Ants have been discovered trapped in amber dating to 95 million years ago, during the Cretaceous period. That they outlived the dinosaurs isn’t surprising, but today their biomass (combined weight of all ants in the world) would be greater than any other creature. Their colonies are strictly organized, with the queen choosing whether her eggs are male or female. Females will become workers or other queens, while males will become drones. Only queens and drones have wings.
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After mating, a princess ant is considered a queen ant. She finds a good nesting site to start a colony, where she lays thousands of tiny eggs. She won't leave the nest until the first generation of worker ants are ready to search for food. Once her colony is established, a queen ant may lay thousands of eggs each day.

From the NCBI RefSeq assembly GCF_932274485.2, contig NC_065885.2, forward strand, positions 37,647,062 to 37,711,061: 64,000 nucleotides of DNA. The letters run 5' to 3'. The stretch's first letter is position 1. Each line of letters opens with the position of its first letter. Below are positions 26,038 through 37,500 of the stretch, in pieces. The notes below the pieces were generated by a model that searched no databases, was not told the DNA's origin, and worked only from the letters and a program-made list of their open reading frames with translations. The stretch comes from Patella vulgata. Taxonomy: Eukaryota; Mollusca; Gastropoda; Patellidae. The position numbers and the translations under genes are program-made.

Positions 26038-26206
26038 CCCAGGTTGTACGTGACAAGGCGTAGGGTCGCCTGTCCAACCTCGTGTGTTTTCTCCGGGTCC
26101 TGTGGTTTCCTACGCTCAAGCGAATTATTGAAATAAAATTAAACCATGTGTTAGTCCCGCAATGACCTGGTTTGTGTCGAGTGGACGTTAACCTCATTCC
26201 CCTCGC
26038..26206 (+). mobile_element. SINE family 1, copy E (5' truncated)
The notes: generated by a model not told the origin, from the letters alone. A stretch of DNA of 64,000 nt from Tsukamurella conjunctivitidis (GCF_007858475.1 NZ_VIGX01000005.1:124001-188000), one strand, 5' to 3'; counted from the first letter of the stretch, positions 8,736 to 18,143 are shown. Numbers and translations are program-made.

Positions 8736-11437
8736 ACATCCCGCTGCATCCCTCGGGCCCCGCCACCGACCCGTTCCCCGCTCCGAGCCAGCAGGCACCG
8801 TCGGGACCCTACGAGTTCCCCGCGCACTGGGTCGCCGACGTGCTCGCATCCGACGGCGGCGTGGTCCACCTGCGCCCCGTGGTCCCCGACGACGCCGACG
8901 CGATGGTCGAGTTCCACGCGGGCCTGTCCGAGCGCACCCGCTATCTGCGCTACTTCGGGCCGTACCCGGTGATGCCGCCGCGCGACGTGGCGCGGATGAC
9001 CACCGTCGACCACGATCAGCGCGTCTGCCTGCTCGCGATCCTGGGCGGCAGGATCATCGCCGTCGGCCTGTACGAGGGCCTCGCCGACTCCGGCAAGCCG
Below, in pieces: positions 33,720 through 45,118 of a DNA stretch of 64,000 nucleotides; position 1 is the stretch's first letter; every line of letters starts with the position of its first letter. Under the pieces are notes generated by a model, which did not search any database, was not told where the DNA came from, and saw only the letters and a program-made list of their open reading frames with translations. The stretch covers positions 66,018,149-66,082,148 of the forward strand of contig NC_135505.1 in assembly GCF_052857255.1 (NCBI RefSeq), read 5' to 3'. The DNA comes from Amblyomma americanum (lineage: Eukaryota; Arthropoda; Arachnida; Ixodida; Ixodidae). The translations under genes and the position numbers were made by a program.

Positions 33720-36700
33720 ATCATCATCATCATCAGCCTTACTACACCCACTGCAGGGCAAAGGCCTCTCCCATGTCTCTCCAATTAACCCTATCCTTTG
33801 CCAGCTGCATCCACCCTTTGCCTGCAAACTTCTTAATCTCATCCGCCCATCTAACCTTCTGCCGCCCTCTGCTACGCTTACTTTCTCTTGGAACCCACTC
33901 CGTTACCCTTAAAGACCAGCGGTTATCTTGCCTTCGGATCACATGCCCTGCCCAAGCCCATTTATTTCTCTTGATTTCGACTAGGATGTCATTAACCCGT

Eventually, ant eggs develop into larva, which resemble tiny pieces of rice. They have no eyes, only a mouth, and they are fed by worker ants that bring food to the nesting site. It takes between a week and a month for eggs to turn into larva, depending on the species.
A few weeks to a month after becoming larvae, the growing ants will be ready to spin cocoons, called pupae. Within a week or so, pale, yellow ants will emerge. They turn their normal color once their exoskeletons harden. A queen's first batch of ants will be smaller because they have not been fed by other worker ants within a colony.
Once its exoskeleton hardens, an ant is ready to begin supporting the colony. Worker ants are by far the most common, but some ants can also develop into soldier ants, drones, or princesses. The worker ants have distinct tasks, including caring for eggs, finding food, or expanding and maintaining the colony.